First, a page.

People are also prone to exaggeration. If someone is slightly dissatisfied with a company, they may blow their experience out of proportion in their review. This makes it difficult to decipher the ratings of an airline consolidator. Here are some other ways to tell if a consolidator is trustworthy:
Does the airline consolidator have individualized email addresses for their employees or a general email like firstname.lastname@example.org? Companies that create personalized email addresses for their employees are more trustworthy because it gives you a more personal (read: human) point of contact.
Are there physical offices you can visit? If not, how can you be sure the company is legitimate? No physical offices should raise a red flag. Being able to go in person and make connections with a consolidator is crucial. Some consolidators, like Sky Bird Travel & Tours, have as many as a dozen offices across the country.
Perhaps the biggest indicator that an airline consolidator is reputable is whether or not they are members of industry organizations, as well as third party accreditation services. ISO-9000, for instance, rates companies across a variety of industries and judges their performance based on strict standards for excellence. While this accreditation is not specific to the travel industry, consolidators who achieve the ISO-9000 certification have gone to great lengths to ensure the quality of their services.
Several accreditations to lookout for include:
The United States Air Consolidators Association requires all members have at least two years of uninterrupted service to travel agencies. Most members have over 10, some as much as 40. Additionally, you must have a good history of working with travel agents and meet specific financial and business requirements.
The American Society of Travel Agents is the largest group for travel agents in the world. Its members must adhere to a strict code of ethics for all members. Its mission: “facilitate the business of selling travel through effective representation, shared knowledge and the enhancement of professionalism.” ASTA has helped block legislation that would pass on fees to travel agents and their clients. They’ve also helped defeat regulation that would be a detriment to agents. As such, being a member of ASTA shows that a consolidator is committed to helping their clients not only secure airfare but also succeed in other aspects of their career.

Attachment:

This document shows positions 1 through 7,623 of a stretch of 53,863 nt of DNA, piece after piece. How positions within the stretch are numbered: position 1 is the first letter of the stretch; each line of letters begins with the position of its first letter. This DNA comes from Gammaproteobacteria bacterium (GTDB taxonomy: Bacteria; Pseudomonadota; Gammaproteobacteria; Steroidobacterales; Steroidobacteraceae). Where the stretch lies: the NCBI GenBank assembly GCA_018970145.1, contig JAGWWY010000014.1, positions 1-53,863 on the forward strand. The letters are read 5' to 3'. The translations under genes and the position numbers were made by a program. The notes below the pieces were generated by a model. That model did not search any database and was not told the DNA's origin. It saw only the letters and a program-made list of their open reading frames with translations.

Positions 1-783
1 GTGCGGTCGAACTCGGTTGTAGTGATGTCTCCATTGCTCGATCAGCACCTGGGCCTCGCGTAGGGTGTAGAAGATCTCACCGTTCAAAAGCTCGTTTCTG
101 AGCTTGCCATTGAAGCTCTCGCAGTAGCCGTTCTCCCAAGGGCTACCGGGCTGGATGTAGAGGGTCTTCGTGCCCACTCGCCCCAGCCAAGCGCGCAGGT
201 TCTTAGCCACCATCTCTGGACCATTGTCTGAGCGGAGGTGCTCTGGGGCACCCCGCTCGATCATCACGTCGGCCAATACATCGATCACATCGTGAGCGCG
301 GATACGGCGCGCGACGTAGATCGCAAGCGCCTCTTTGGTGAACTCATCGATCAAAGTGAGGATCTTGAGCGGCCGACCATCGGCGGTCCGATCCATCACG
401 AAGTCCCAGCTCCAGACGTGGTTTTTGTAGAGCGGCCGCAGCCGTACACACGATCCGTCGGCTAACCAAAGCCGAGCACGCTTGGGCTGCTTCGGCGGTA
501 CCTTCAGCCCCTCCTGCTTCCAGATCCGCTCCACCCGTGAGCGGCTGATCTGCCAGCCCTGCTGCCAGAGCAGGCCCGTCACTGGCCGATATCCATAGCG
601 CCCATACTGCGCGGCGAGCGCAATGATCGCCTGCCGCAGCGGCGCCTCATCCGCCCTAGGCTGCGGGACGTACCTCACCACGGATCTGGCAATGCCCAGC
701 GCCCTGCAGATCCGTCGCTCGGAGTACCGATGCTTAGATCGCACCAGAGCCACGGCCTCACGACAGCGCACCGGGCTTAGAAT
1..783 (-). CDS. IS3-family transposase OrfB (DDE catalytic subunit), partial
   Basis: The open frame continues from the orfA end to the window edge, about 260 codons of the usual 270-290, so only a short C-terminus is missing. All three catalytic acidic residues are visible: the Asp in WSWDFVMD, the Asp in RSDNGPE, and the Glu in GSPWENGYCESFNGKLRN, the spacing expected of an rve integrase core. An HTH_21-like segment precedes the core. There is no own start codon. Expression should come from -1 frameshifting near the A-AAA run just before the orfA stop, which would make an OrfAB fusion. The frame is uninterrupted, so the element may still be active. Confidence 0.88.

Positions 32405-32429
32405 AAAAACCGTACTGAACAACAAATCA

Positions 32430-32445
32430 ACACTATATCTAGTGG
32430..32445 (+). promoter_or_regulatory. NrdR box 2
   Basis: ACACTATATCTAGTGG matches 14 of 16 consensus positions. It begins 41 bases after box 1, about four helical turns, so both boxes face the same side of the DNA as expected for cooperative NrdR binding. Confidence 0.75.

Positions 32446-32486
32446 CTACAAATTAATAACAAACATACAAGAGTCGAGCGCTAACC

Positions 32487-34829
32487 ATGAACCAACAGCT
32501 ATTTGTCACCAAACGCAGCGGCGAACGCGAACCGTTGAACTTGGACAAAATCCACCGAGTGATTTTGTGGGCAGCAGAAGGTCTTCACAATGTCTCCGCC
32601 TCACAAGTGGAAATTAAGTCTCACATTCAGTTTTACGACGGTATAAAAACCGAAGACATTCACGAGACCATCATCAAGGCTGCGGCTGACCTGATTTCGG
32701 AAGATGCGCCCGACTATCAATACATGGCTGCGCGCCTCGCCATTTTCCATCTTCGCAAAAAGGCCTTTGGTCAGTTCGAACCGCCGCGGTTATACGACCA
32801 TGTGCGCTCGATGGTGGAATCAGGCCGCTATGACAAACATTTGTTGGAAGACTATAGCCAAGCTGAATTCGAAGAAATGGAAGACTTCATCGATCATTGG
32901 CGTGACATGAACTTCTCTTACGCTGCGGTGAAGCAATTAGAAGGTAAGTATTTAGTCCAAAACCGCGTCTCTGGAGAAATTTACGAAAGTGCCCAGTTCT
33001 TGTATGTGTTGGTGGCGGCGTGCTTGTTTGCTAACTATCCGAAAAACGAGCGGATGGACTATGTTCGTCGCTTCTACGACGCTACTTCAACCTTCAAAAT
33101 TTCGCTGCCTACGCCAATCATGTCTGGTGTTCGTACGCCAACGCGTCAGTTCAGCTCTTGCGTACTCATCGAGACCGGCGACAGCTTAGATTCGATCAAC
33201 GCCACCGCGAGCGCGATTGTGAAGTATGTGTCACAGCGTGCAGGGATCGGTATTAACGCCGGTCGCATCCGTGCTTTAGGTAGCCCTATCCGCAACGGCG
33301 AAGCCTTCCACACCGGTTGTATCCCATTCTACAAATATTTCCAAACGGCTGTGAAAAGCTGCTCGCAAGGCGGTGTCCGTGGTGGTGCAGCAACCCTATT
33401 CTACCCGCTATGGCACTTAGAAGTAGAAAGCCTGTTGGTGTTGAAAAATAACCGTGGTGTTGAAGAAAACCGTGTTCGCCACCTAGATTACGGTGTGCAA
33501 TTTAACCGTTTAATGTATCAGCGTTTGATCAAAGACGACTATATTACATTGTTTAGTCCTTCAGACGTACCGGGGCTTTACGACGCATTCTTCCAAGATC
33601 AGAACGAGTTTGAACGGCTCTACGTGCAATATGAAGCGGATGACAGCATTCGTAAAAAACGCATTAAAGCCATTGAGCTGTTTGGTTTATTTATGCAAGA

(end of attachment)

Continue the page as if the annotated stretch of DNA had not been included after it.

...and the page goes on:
The United States Tour Operators Association’s primary goal is to promote integrity within the tour operator industry. Its mission is to foster trust in the traveling public – something travel agents need in the era of online travel when anyone can book their own airfare, lodging, and cruises. Like ASTA, it requires members to follow a strict set of industry standards, one of which is concerns ethical conduct. All members must accurately present info on tours and prices. Consolidators that are members of USTOA should therefore be upfront about taxes and fees when you book through them.
Always do your research and make sure the consolidator you choose to work is trustworthy. Don’t be afraid to ask questions – a reputable consolidator will be able to show you all their accreditations and certifications. Consider things like the consolidator’s age, the number of airlines they work with, the scope of their seating classes and destinations, and how frequently they interact with the travel community via tradeshows. If you’re still unsure, consult a travel agency and see why they put their trust in a particular consolidator.